WASHINGTON (Reuters) - Republicans in the Senate on Tuesday blocked efforts to force a vote on renewing the nearly 80-year-old U.S. Export-Import Bank's charter for four more years, despite broad business support for the measure.
Senate Democratic leader Harry Reid accused Republicans of providing cover for conservative "Tea Party extremists" in the House of Representatives, who oppose renewing the bank's charter or raising its current lending cap.
"Once again, Republicans are manufacturing a fight instead of working with Democrats on bipartisan solutions to create jobs. Reauthorizing the Export-Import Bank is something that has always been done on a broad, bipartisan basis," Reid said in a statement.
The Eximbank is the official credit agency of the United States. It provides direct loans and other credit assistance to help U.S. manufacturers make sales in markets considered too risky by private banks.
It has helped Boeing, its biggest customer and the United States' largest exporter, sell more than 460 commercial aircraft over the past three years.
The bank's temporary charter expires on May 31, requiring congressional action to keep the bank going.
Senate Republican leader Mitch McConnell said he supported renewal of the bank's charter and predicted quick approval if senators were allowed to vote on it separately.
But he urged Republicans to oppose Democratic efforts to add Eximbank renewal to a bill passed by the House of Representatives to help small businesses raise capital.
"If we add the Eximbank to it, we only delay the passage of this bipartisan jobs bill and we send it back to the House and we don't know how they feel about the Exim extension," McConnell said on the Senate floor.
The Senate provision would renew the Eximbank's charter for four years and raise its lending cap to $140 billion, from $100 billion.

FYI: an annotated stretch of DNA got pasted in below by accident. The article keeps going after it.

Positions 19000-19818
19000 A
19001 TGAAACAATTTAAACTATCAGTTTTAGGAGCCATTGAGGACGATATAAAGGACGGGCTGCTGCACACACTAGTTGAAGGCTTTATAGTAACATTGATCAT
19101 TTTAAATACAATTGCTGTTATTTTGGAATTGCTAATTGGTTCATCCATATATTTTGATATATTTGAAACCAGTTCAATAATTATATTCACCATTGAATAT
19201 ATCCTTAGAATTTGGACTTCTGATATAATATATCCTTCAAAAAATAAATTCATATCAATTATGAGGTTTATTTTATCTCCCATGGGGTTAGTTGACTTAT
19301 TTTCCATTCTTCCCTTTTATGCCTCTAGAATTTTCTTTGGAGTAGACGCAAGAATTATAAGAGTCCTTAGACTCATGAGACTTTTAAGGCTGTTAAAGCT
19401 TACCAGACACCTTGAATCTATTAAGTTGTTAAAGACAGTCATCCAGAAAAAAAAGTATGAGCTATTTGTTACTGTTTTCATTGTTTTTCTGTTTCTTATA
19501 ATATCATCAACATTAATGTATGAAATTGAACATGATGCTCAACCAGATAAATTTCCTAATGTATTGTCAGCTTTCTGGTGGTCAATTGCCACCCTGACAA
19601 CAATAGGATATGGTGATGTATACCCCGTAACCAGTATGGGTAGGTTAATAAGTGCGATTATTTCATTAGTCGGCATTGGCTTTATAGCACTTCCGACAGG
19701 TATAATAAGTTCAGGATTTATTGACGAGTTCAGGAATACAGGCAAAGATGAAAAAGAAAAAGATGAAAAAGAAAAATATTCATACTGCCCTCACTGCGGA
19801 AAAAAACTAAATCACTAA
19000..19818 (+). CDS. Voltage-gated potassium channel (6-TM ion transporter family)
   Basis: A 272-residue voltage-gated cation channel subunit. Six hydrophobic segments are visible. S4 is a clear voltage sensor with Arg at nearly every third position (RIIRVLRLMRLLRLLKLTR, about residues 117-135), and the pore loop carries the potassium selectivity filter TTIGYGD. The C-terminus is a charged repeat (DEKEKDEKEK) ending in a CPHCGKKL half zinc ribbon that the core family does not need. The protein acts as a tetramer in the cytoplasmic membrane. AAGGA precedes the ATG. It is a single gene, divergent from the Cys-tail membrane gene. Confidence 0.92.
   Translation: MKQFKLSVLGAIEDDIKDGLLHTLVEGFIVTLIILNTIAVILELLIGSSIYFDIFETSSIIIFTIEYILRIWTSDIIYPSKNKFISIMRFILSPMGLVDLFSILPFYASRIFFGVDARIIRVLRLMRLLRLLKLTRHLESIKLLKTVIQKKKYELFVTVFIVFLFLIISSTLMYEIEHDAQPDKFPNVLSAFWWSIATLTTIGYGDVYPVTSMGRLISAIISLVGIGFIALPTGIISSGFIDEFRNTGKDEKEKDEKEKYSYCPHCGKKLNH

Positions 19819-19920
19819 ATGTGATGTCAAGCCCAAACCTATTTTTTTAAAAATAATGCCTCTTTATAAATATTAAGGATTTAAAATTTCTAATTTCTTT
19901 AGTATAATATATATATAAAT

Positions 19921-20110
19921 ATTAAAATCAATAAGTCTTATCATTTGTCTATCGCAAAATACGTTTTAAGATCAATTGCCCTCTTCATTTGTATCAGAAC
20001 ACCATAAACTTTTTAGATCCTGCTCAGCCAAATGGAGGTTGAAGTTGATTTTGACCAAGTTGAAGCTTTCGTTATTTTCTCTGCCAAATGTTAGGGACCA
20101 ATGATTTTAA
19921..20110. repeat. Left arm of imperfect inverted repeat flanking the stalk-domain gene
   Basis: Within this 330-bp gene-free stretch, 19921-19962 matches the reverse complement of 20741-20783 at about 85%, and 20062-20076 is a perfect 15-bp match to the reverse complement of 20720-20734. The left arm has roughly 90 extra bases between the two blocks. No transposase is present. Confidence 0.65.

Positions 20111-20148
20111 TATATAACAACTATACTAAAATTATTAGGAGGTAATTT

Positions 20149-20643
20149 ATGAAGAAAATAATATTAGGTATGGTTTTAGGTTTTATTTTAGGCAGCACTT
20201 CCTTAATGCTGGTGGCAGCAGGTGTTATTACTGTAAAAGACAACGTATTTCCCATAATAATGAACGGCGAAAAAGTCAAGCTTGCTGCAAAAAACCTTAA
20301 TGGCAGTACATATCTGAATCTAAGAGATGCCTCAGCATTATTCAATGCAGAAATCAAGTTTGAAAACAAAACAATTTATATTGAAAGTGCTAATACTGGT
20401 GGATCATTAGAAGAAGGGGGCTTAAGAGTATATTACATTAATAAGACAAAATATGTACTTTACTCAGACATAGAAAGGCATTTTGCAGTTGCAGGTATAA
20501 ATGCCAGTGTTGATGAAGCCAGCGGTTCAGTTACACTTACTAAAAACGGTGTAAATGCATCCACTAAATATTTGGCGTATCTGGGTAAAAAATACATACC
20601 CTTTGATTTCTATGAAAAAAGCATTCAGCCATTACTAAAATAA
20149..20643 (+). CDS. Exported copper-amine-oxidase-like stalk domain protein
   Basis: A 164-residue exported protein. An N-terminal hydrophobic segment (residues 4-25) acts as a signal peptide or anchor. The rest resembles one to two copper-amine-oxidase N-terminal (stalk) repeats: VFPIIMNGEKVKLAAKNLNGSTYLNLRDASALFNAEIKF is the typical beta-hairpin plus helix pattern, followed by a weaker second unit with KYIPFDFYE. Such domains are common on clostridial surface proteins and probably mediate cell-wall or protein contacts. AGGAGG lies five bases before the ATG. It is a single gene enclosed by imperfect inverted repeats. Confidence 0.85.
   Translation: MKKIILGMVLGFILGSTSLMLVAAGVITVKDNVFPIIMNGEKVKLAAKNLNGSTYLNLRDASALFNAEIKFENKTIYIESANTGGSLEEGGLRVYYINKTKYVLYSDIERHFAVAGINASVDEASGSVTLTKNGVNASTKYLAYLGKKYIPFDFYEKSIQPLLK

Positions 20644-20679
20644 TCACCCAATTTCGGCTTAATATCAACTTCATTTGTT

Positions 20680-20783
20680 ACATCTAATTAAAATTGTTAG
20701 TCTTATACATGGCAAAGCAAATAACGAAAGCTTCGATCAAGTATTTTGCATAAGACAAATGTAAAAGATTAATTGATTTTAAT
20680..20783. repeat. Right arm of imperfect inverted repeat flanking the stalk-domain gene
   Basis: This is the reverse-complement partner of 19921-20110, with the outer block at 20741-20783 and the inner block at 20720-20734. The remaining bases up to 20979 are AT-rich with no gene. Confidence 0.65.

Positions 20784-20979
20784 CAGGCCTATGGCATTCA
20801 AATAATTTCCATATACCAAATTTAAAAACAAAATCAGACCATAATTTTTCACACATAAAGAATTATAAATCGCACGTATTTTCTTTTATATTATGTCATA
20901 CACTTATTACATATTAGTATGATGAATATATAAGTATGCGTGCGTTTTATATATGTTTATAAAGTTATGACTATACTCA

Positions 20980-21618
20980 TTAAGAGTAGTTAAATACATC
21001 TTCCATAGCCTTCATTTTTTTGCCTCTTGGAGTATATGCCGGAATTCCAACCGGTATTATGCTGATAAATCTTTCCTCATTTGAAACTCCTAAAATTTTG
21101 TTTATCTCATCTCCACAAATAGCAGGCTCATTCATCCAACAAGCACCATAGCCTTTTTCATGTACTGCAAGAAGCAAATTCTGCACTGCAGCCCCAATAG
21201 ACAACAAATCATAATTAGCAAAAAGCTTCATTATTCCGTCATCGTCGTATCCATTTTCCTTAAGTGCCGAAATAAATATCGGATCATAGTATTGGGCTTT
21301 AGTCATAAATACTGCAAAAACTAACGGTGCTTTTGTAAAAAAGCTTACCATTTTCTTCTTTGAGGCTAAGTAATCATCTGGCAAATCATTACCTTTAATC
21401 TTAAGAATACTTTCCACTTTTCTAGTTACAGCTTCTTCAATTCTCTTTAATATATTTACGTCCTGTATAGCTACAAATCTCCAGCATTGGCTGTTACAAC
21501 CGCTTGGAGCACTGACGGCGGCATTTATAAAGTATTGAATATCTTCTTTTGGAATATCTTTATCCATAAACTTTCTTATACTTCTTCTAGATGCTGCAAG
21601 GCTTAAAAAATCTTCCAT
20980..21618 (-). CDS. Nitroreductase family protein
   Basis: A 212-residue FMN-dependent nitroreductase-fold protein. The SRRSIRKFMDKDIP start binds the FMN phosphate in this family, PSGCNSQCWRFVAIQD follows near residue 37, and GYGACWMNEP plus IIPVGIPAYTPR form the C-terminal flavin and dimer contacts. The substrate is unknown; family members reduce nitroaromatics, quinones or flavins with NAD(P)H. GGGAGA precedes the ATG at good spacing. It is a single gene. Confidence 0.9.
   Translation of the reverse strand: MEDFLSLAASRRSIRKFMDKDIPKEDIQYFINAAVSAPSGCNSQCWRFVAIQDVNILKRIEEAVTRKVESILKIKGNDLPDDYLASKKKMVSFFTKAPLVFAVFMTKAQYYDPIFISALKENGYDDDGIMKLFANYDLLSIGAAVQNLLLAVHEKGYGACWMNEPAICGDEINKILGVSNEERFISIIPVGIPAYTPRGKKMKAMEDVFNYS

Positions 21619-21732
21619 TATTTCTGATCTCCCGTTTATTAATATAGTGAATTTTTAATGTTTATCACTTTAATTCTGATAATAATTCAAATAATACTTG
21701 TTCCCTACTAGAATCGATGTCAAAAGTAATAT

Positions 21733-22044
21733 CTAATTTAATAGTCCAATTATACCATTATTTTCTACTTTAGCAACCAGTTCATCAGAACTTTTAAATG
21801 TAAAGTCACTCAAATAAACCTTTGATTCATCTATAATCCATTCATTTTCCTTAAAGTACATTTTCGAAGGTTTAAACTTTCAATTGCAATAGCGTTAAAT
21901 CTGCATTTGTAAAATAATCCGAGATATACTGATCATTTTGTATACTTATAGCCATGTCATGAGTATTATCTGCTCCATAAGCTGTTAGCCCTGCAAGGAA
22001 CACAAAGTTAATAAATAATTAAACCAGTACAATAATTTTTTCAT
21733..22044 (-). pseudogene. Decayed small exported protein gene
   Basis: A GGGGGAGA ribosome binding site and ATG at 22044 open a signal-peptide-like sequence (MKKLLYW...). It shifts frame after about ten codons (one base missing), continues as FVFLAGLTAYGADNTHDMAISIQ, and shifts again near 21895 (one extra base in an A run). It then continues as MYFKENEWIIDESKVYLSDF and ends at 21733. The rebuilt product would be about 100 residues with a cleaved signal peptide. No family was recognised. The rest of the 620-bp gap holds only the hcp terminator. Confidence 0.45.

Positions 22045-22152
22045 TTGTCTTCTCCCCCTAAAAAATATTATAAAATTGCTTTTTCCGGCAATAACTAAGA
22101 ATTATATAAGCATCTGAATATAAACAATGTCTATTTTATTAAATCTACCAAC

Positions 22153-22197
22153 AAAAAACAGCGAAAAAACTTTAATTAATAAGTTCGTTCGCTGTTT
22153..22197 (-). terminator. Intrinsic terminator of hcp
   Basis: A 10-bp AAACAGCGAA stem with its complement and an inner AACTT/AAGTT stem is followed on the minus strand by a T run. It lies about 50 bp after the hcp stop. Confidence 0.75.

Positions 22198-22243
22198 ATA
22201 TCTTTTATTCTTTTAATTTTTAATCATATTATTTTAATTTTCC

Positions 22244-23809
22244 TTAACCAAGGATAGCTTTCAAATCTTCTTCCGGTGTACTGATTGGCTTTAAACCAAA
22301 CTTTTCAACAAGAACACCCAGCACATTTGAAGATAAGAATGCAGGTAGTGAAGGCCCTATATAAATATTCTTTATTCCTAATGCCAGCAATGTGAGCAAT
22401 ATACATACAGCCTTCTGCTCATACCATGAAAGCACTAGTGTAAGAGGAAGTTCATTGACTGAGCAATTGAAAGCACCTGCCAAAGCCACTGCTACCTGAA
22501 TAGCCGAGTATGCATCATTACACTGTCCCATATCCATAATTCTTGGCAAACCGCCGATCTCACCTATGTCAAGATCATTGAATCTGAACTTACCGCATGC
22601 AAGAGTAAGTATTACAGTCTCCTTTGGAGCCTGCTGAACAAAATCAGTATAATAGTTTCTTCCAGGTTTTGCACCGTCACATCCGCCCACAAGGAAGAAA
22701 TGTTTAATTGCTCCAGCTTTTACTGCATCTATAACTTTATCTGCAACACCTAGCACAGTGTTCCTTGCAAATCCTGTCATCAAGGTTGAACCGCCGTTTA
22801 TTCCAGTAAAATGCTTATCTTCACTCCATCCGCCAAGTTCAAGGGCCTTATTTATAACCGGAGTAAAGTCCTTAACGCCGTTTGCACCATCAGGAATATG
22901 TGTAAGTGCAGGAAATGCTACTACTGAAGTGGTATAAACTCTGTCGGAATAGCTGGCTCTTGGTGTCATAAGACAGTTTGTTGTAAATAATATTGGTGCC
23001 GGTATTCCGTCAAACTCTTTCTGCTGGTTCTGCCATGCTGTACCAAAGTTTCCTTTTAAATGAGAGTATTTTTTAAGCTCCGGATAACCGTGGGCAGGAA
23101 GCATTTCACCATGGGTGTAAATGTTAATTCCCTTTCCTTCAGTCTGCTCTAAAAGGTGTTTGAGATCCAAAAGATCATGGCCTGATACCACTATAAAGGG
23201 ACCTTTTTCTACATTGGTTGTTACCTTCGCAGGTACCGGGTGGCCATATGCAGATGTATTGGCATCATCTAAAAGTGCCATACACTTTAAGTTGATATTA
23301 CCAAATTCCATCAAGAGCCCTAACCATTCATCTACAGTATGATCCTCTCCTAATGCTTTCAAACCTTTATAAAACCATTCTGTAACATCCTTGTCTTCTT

House Republican leaders have proposed an alternative bill that would renew the bank's charter until June 1, 2013, and raise the credit ceiling to $113 billion. Eximbank President Fred Hochberg has called that approach inadequate.
The conservative Republican group, Club for Growth, opposes reauthorizing the bank, which it says is an unnecessary government intrusion in the marketplace and puts taxpayer funds at risk.
A senior Democratic aide said members of his party were surprised that Republicans lined up against the bank amendment, saying Democrats had expected it to be added to the House small business bill, making the measure far more palatable.
A senior Republican aide denied that Senate Republicans were providing cover for Tea Party conservatives in the House. He noted that McConnell had offered to bring up the bank amendment as a free standing bill as early as Wednesday.
Eximbank supporters still hold out hope the two chambers can reach a deal before lawmakers before the end of March, when lawmakers will leave on a two-week recess.
Bank officials have warned they could have to stop issuing new loans or credit guarantees in coming weeks because they are already bumping up against the $100 billion credit ceiling.
They also defended their lending record, saying they have experienced very few defaults and have actually made money for the Treasury in recent years.
(Reporting By Doug Palmer and Tom Ferraro)